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Menorahcade to Kick off Hanukkah in East Hampton

Festival of Lights begins Saturday at sundown, with a motorcade of cars featuring menorahs on top to celebrate the holiday.

Chabad Lubavitch of East Hampton is bringing its own festival of lights to the Festival of Lights, when its Menorahcade will parade the streets of East Hampton on the first night of Hanukkah, kicking off the Jewish holiday this Saturday after it begins at sundown.

The motorcade, which features menorahs located on top of vehicles as they drive, is done across world each year in various locations (a parade in Commack reportedly hosted 80 cars last year, and another in Spring Valley, NY drew a reported 70 cars) but is new to the area, and will be escorted by local police, said Rabbi Leib Baumgarten.

It starts at Chabad Lubavitch at 13 Woods Ln., at 6:30 p.m., and will end with a menorah lighting at Herrick Park at 7 p.m.

Baumgarten said he is looking forward to the celebration, which in many countries, would likely not be permitted in such a public fashion. This year's celebration follows an effort put together by the interfaith group East Hampton Town Clericus.

"I'm thankful we're allowed to express what we believe in no matter what religion you belong to. We will be able to celebrate and bring a real festival of lights," Baumgarten said.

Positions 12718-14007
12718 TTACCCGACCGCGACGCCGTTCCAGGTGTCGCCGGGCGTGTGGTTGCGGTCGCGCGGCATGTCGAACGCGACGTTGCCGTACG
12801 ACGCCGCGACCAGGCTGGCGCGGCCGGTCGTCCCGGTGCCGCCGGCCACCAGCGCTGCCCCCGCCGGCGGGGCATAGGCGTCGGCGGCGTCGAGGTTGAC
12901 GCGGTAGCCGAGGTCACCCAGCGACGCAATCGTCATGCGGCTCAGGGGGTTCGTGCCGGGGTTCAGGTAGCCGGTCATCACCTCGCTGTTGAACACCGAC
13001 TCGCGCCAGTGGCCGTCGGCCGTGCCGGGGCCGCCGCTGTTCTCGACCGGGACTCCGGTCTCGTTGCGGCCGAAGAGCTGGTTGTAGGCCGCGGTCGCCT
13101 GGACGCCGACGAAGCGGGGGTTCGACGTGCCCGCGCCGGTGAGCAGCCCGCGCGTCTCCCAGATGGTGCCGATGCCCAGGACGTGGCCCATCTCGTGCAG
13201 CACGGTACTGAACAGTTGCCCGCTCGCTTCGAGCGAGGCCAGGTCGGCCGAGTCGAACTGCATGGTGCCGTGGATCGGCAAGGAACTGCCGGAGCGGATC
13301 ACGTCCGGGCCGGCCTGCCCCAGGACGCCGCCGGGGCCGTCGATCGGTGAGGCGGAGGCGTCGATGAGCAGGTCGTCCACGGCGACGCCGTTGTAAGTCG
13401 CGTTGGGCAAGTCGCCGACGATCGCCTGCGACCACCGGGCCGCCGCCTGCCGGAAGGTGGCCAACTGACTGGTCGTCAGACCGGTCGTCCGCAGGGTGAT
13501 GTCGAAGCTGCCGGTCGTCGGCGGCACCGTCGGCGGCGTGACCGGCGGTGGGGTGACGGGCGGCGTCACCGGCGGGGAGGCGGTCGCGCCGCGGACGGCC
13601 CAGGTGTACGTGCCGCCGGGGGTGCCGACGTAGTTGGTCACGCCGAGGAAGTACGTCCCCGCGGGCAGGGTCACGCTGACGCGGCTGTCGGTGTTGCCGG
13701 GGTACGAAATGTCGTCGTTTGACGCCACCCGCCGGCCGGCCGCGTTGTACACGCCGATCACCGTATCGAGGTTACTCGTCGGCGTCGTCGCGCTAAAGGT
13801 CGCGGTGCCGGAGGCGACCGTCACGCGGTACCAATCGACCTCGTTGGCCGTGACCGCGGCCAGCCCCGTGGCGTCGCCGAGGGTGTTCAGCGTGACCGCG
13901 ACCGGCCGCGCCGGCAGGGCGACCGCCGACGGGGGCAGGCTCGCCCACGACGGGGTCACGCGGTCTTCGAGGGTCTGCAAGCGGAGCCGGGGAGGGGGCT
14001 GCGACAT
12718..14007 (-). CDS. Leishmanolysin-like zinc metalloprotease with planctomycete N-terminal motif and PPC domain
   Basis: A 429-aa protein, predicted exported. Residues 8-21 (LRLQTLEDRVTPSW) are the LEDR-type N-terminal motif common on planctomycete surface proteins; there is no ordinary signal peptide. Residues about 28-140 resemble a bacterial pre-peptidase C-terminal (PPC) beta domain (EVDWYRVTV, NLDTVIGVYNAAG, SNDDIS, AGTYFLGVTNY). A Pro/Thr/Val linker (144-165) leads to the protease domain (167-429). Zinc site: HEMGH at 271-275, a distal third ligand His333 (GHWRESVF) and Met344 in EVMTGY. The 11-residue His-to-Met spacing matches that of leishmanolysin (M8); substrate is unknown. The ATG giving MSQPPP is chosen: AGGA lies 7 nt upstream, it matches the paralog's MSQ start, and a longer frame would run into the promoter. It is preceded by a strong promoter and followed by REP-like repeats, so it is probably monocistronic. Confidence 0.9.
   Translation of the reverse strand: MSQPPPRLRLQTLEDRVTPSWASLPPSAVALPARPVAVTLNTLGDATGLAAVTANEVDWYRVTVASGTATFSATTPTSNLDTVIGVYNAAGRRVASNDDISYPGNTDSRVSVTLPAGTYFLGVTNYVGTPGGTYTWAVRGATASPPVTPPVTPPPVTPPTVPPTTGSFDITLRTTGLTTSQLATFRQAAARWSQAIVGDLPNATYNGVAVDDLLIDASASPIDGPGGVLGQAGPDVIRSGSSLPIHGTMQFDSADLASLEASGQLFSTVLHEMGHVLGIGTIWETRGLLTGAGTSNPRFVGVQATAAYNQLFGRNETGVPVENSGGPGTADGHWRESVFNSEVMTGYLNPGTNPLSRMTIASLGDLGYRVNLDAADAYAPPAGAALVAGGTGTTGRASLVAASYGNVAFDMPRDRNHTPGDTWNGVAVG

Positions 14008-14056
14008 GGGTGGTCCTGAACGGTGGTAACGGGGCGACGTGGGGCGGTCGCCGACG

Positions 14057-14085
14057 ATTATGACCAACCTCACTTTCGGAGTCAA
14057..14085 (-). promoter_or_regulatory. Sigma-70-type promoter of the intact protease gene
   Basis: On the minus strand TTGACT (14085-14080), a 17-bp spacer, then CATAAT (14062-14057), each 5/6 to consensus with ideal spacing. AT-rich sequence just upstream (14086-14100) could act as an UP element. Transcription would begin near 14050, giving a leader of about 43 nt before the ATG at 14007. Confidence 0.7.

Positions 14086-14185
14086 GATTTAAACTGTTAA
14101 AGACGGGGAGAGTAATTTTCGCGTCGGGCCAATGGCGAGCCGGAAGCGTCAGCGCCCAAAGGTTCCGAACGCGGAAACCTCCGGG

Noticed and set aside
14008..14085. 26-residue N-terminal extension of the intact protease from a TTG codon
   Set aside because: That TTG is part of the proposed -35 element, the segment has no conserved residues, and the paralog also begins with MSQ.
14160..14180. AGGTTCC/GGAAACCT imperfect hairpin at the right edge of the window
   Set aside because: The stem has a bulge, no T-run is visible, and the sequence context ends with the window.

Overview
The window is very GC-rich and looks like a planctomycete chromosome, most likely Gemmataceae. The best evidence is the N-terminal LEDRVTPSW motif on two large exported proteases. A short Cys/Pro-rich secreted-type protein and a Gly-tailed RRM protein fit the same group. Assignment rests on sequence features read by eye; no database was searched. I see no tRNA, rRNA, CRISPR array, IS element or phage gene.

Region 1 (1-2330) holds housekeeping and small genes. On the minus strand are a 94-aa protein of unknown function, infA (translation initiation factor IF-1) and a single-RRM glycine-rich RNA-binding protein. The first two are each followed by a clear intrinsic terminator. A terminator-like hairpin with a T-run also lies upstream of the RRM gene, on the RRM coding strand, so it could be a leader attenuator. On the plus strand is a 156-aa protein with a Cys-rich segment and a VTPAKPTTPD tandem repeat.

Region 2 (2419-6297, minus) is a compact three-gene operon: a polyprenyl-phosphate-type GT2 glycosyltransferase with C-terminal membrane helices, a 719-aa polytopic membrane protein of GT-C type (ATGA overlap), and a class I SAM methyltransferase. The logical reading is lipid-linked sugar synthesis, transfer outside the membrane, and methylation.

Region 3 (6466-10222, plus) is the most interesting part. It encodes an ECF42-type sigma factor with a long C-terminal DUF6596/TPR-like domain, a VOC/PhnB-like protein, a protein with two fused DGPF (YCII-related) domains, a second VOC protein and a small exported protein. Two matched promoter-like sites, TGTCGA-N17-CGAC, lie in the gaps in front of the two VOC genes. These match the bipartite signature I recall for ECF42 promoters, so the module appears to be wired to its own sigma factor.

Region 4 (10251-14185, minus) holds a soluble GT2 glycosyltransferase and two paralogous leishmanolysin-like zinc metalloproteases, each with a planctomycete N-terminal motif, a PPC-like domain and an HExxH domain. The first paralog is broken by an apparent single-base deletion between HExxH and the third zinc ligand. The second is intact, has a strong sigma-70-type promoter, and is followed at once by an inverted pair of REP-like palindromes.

The menorah lighting will be followed by a Hanukkah party, featuring hot latkes, dreidels, hot drinks and more.

Hanukkah is a celebration commemorating the Maccabean Revolt, a battle between the Jewish defeat over the Seleucids, who ruled Israel more than 2,000 years ago.

The victors found a one-day supply of olive oil that had not been contaminated by the Seleucids and used it to light the temple menorah. The miracle of Hanukkah is that the oil, which was supposed to last for only one day, burned strong for eight days, hence the length of time Hanukkah is celebrated today.

The Festival of Lights is observed in modern times by lighting a candle on the menorah on each of the eight nights. Other customs include eating traditional foods made from oil including potato latkes and deep fried donuts known as sufganiyot, and playing with a spinning top called a dreidel, which is inscribed with the Hebrew acronym for "A great miracle happened there."

Jared Morgan contributed to this report.

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